As Alice once said of Wonderland, her own alternate universe, “Curiouser and curiouser.”
If you're looking for a way out of Tea Partyland, where up is down and you're the enemy, check out CityBeat's election endorsements below.
Let's not take our country back, as the Tea Parties say — let's take it forward!
Hamilton County Commission: Jim Tarbell
The county’s fiscal problems are a microcosm of the overall U.S. economy: Mismanagement by Republicans created huge problems that Democrats are slowly but surely cleaning up. The three-member Hamilton County Commission was controlled completely by Republicans for almost 40 years until Democrat Todd Portune was elected in 2000 in the wake of the stadium sales tax boondoggle, and David Pepper’s 2006 defeat of Phil Heimlich gave Democrats a majority. Pepper and Portune have pushed through budget reforms to cut expenses by 22 percent, back to 1998 levels. Pepper is not up for reelection, running instead for Ohio Auditor (see below).
The Republican candidate is City Councilman Chris Monzel, an ultra-conservative who focuses on social hot-button issues; his campaign Facebook page lists his top endorsements as Cincinnati Right to Life, Citizens for Community Values (CCV), Family First and Buckeye Firearms Association. Yeah, exactly the kind of causes the county needs to be dealing with right now.
Jim Tarbell is an active and engaged leader whose understanding of the complexities and relationships inherent in urban life — from support of the arts and public transit to the power of small business development — is legendary. There’s a reason his image is painted on a four-story building leading into Over-the-Rhine on Vine Street: He was for reinvigorating that neighborhood’s history and life force before it was cool.
Now Tarbell’s urban sensibilities might not play well in suburban Hamilton County, where an anti-city bias often derails serious discussion of regional cooperation and common opportunities. But of all the candidates running for local offices this fall, he has the best opportunity to present a vision for moving this region forward in a holistic, progressive manner. And he’ll partner with Portune to continue finding ways to keep the county’s finances afloat while protecting government services for its neediest citizens.
Hamilton County Auditor: Dusty Rhodes
There isn’t a huge difference between the candidates in this race, incumbent Dusty Rhodes and former State Rep. Tom Brinkman Jr. Rhodes is a conservative Democrat who’s embraced the Tea Party movement, and Brinkman is a leader of the local conservative political group COAST (Coalition Opposed to Additional Spending and Taxes) that’s been eclipsed by the Tea Party. They both hate “big” government but enjoy being employed by government.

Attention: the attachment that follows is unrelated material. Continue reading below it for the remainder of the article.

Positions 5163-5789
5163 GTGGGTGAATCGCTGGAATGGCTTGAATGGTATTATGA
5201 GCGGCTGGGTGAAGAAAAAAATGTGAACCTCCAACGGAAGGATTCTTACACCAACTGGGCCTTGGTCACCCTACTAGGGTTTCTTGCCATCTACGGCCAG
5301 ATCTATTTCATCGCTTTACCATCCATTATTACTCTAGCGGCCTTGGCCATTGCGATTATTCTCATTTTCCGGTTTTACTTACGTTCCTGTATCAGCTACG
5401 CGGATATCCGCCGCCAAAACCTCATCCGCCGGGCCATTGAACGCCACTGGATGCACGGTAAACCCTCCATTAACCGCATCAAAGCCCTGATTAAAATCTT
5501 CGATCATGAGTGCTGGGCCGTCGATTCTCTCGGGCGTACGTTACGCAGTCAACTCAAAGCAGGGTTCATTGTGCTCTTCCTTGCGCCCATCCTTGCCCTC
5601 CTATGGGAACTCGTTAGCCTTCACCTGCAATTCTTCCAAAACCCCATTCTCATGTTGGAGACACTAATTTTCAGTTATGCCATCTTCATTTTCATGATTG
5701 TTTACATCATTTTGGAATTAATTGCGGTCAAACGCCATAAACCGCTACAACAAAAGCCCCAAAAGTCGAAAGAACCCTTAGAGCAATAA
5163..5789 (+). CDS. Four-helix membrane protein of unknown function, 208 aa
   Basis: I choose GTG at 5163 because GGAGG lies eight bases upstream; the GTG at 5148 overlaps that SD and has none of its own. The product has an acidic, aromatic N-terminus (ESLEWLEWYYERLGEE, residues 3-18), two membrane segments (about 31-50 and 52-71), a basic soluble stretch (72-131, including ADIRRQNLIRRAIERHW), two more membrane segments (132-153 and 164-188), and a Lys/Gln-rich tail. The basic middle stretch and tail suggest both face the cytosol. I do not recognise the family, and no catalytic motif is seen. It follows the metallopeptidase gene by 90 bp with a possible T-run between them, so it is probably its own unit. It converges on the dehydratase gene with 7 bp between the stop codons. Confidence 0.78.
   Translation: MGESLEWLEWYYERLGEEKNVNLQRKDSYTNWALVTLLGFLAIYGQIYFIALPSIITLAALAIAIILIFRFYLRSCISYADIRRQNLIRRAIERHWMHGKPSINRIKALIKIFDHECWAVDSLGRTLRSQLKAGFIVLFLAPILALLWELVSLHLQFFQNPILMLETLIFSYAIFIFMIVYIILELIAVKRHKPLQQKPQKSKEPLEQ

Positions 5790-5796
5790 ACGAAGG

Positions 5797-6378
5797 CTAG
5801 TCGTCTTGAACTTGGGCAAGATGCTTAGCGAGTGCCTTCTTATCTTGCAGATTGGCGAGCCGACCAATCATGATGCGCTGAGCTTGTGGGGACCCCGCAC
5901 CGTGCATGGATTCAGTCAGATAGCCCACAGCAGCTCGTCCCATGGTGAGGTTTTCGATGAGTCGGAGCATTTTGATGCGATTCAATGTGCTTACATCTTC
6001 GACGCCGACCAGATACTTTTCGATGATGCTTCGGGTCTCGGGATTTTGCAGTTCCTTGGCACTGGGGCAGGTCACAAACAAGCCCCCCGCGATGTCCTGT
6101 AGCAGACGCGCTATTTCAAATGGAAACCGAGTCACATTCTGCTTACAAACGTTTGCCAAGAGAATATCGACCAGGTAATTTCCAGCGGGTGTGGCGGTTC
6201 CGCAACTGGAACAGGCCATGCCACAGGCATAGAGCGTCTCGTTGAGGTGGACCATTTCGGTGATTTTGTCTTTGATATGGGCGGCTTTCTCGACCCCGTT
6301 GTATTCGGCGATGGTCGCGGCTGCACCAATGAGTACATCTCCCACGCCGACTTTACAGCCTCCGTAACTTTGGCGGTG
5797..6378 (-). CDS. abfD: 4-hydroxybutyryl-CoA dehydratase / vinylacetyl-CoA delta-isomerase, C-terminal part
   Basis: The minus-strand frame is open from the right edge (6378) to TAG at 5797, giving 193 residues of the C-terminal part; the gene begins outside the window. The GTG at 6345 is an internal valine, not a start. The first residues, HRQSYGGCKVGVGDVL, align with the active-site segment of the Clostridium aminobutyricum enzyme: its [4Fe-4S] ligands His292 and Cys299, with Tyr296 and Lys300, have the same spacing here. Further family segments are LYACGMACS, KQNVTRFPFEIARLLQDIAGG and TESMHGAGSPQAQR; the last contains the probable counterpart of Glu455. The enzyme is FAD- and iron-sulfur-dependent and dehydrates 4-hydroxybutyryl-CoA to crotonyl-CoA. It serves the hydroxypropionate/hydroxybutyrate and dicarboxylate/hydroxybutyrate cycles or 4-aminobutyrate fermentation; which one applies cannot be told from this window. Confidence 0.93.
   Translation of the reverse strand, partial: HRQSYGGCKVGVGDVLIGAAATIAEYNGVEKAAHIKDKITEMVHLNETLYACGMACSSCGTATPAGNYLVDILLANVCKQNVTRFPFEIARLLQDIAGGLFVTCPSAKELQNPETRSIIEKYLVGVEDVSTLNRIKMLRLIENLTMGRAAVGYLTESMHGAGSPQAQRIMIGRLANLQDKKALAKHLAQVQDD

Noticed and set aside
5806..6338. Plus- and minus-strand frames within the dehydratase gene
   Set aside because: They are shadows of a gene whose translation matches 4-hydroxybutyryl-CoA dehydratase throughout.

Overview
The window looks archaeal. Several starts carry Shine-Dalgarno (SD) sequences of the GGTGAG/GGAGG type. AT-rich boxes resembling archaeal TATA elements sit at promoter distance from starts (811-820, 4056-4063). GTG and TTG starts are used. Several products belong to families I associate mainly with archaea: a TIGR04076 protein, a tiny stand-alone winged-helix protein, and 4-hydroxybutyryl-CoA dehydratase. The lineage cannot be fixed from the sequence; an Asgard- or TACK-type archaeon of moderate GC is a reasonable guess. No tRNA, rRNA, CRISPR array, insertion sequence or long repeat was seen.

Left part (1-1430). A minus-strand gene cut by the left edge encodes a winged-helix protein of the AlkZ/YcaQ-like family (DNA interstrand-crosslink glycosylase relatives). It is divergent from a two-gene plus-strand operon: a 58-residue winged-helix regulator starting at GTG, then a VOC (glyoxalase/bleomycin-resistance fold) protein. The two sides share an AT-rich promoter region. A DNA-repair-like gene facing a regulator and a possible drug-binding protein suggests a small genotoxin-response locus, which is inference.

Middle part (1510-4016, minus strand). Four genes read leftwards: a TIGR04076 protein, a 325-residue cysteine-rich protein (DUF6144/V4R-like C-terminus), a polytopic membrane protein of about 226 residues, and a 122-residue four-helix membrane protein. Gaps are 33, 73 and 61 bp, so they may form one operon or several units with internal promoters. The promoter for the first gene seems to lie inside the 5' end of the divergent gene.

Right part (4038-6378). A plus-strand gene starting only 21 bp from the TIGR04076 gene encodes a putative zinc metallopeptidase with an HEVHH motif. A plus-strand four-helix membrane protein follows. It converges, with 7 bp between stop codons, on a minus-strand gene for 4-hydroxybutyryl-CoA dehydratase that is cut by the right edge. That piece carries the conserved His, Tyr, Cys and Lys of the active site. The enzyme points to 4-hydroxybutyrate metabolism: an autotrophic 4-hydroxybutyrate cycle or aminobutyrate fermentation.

Still, Rhodes has accomplished much in his 20 years as county auditor. His office Web site offers transparency for the department’s expenditures and lots of resources for citizens to use in calculating property tax and tax levy costs and in doing business with the county.
If you focus on Rhodes’ years of useful service instead of his Tea Party craziness, you’ll realize that the incumbent wacko is far superior to his much wackier challenger.
U.S. House of Representatives (Ohio 1st District): Steve Driehaus
Like Barack Obama, Steve Driehaus knew that going to Washington, D.C., in January 2009 would be a difficult assignment: After the Bush administration led the country to the brink of financial disaster, he had to clean up the mess — meaning that he’d be judged by both the solutions and the original problems.
Driehaus rightfully says he’s accomplished more his first two years in Congress than his predecessor, Steve Chabot, did in 14 years. The mildly progressive legislation he’s helped pass — health care reform, Wall Street regulation, infrastructure, education — has started to chip away at corporate domination of the U.S. economy, though there’s a ton more work left to do.
Chabot announced his intention to run for his old seat about 10 minutes after he lost to Driehaus in 2008. Like most Republican challengers this year, his campaign is based on saying “No” to all the changes made or proposed by Congressional Democrats over the past two years. Not a very optimistic game plan.
Change is certainly scary, but to most Cincinnatians the prospect of returning Chabot to Congress is even scarier. Driehaus clearly deserves to win reelection and continue digging us out of the mess Chabot helped create.
U.S. House of Representatives (Ohio 2nd District): Surya Yalamanchili
There’s really no use in heaping more scorn on Rep. Jean Schmidt. She’s a sitting duck, an easy target, the very embodiment of know-nothing Republican politicians who enabled the Bush administration to rig a near-Depression and then sniped at Democrats’ efforts to fix things the past two years while offering no good ideas of their own.